Additionally, Travis requires access to the private repository with the unit tests. We grant access by giving the SSH keys to Travis so it can access them. Travis also requires permissions to upload to the student repository. This is made possible by authorizing Travis and providing an API key generated by GitHub.

Unfortunately, we cannot add the SSH keys and API key from the start. Apparently, the secrets are encrypted on a per-repository basis, which means that we need to manually add these keys when the students create their repositories. Luckily, Travis has a CLI interface, that can be used to automate the task.

Install the CLI from here: Once you have the command on your PATH use the following script to upload the keys:

 travis repos --active --owner <organization> --com | grep "java-2020" | xargs -I % travis sshkey --upload id_travis_rsa -r % --description "CI dependencies"
travis repos --active --owner <oranization> --com | grep "java-2020" | xargs -I % travis env set API_KEY <KEY> -r % --pro

The grep part is used to filter out specific repositories.

Automated Grading

At Chalmers we use Canvas as an LMS, previously it was Pingpong. It is here that we need to mark/grade the students. Though the GitHub reports are useful, it takes a lot of clicks to mark the grade in Pingpong/Canvas for each group. Instead here is how I do it:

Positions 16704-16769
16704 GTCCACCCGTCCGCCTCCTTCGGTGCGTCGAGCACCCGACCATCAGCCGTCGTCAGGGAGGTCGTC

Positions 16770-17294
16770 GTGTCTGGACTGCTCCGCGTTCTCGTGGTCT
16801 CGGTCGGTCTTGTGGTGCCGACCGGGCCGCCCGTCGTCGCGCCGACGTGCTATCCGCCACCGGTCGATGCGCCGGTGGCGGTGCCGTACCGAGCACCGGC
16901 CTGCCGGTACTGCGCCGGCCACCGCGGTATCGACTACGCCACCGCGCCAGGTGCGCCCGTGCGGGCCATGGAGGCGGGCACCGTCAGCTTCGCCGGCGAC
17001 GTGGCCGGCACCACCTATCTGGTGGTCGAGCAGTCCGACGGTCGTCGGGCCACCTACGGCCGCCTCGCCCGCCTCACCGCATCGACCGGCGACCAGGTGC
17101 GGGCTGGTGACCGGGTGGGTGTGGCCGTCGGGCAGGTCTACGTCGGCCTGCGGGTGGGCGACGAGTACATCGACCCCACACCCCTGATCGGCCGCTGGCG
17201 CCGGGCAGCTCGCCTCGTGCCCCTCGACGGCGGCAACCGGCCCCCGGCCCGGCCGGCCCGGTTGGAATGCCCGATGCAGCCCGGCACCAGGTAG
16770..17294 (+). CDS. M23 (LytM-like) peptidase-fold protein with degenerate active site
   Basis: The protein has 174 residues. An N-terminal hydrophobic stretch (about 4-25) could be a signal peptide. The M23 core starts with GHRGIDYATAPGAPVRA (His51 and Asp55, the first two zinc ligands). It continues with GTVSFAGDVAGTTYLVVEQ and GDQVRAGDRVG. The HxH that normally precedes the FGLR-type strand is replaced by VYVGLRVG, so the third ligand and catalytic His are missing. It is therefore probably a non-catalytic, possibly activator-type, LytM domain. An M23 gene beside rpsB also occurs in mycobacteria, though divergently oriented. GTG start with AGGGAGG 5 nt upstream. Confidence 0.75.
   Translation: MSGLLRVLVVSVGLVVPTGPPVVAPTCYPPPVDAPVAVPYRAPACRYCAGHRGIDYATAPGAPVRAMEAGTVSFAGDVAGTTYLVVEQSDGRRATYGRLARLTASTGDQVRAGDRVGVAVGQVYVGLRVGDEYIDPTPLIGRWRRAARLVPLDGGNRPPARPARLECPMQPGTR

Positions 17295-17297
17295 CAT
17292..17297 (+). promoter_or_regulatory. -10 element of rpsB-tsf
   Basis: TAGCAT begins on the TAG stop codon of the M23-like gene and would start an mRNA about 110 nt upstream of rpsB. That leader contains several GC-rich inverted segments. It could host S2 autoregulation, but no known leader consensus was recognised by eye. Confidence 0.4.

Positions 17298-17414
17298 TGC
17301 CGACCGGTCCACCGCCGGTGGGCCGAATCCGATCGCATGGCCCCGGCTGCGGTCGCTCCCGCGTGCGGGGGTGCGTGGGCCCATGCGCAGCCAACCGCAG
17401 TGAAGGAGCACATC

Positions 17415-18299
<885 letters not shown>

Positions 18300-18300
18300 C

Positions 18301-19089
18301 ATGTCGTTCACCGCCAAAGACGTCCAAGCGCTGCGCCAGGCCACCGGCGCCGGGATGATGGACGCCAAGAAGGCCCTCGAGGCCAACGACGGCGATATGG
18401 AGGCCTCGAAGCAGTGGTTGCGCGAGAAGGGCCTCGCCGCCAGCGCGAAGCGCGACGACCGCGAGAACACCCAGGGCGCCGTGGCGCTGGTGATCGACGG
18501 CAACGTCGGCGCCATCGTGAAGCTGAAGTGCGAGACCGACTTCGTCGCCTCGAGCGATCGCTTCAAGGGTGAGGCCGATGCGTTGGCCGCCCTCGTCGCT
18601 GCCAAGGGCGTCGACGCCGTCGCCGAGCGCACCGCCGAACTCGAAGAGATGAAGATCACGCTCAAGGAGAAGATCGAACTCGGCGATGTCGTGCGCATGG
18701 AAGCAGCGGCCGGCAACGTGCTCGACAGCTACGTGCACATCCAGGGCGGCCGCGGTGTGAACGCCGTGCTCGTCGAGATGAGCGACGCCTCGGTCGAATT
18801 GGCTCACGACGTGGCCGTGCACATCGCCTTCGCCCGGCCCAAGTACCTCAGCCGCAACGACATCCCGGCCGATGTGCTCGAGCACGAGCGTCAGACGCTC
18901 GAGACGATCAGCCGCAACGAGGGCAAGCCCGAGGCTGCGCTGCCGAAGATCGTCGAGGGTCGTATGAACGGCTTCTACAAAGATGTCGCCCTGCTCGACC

Clone all repositories from GitHub using the Classroom Assistant.

Then I use the following script to run through all of them and run the tests within them.

find . -maxdepth 2 -mindepth 2 -type d | while read dir; do
	echo "$dir"
	cd "$dir"
	mvn -Dtest=Test1,Test2 test | grep -v INFO | grep "Tests run"
	echo "============================="
	cp -r ../../AllTestsProject/src/test ./
	mvn -Dtest=Test1,Test2 test | grep -v INFO | grep "Tests run"
	cd ../..


The maxdepth and mindepth need to be modified based on the folder structure and the grep part helps filter out the lines I want to look at.

The output of this will be as follows:

./Assignment/(Par 16)
Tests run: 5, Failures: 0, Errors: 0, Skipped: 0, Time elapsed: 0.025 sec
Tests run: 11, Failures: 0, Errors: 0, Skipped: 0, Time elapsed: 0.001 sec
Tests run: 16, Failures: 0, Errors: 0, Skipped: 0
Tests run: 5, Failures: 0, Errors: 0, Skipped: 0, Time elapsed: 0.027 sec
Tests run: 11, Failures: 0, Errors: 0, Skipped: 0, Time elapsed: 0.005 sec
Tests run: 16, Failures: 0, Errors: 0, Skipped: 0

At the top I have the student name/group to mark in canvas.

Ofcourse, one can further automate this to give you a list and then connect it with canvas (they apparently have an open API).

Some random thoughts

This workflow of mine is quite outdated. GitHub and the tools around it have matured over the years and offer much better ways to do the same. GitHub Classrooms can automatically connect to LMS systems like Canvas. And, GitHub actions make it much easier to setup auto-grading for the assignments using GitHub Actions.

At one point I had Travis send me notification messages on Slack when a student successfully completes the assignment. But for various reasons this did not feel productive since I had to manually search for failing builds and give feedback to students.

GitHub Classroom has been a great tool to reduce the administrative load from the teaching and focus more on the content. It takes some additional time and effort at the start; once setup, it is a breeze to maintain.